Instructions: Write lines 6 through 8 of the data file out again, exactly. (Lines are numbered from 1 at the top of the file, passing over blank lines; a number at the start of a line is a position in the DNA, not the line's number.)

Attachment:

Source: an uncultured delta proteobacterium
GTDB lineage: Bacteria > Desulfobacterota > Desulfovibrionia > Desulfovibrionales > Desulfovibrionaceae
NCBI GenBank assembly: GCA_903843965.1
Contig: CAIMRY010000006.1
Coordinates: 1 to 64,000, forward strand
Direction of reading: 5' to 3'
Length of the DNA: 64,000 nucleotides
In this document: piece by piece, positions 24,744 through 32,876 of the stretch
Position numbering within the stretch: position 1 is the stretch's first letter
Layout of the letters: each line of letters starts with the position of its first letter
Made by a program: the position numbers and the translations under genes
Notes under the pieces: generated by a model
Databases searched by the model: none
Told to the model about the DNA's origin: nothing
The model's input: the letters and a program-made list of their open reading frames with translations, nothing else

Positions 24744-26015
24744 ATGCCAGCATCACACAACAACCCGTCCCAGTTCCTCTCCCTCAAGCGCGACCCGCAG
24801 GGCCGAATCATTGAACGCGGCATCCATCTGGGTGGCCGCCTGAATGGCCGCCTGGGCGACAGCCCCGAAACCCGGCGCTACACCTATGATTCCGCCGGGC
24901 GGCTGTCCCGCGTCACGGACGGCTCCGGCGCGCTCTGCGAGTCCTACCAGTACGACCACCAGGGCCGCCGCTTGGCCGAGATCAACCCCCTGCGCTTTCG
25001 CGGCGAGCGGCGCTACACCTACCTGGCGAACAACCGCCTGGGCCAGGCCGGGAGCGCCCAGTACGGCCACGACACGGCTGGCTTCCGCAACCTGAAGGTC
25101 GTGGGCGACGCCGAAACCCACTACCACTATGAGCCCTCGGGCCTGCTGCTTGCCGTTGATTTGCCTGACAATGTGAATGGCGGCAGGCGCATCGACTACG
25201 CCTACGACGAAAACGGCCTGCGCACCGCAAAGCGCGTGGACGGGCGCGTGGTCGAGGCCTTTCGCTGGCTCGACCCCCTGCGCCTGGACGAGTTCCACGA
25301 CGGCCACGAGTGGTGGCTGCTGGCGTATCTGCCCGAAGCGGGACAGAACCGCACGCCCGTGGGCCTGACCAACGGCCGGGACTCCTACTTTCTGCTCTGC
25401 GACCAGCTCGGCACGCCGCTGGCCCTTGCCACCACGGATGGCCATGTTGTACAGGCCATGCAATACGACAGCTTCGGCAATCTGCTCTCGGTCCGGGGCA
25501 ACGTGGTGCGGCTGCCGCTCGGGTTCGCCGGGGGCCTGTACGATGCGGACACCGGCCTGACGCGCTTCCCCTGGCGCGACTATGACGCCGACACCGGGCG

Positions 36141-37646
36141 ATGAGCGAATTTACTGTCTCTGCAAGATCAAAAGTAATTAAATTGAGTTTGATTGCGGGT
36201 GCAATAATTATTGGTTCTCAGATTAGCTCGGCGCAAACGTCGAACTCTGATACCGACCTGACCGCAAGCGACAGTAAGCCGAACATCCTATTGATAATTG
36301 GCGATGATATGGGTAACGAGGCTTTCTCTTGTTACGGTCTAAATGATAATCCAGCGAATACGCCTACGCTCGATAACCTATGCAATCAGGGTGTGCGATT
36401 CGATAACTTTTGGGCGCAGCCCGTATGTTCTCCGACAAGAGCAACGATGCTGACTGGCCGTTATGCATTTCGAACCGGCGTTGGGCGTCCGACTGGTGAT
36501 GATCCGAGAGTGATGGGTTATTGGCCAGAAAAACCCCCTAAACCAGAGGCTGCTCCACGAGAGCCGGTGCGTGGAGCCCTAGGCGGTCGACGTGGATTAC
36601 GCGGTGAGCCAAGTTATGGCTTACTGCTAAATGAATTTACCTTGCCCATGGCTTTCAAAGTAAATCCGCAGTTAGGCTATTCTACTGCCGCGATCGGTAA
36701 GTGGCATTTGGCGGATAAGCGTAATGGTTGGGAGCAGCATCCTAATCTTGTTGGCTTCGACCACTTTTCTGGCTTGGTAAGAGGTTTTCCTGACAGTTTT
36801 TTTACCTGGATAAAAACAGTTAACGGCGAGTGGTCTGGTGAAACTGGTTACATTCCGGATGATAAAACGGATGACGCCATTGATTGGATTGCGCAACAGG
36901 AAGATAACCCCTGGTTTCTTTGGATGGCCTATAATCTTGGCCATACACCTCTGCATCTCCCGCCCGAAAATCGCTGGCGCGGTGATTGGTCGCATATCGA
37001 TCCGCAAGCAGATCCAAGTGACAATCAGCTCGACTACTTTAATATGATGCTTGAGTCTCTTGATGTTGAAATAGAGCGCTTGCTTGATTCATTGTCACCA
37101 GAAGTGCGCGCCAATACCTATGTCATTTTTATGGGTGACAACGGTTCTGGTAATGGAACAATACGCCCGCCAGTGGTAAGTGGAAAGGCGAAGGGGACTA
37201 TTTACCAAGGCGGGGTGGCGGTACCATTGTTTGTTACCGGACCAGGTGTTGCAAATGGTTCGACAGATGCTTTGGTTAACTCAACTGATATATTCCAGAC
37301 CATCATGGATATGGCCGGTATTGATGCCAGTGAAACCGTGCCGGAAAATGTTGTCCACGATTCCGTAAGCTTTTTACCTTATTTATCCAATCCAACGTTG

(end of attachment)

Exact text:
Direction of reading: 5' to 3'
Length of the DNA: 64,000 nucleotides
In this document: piece by piece, positions 24,744 through 32,876 of the stretch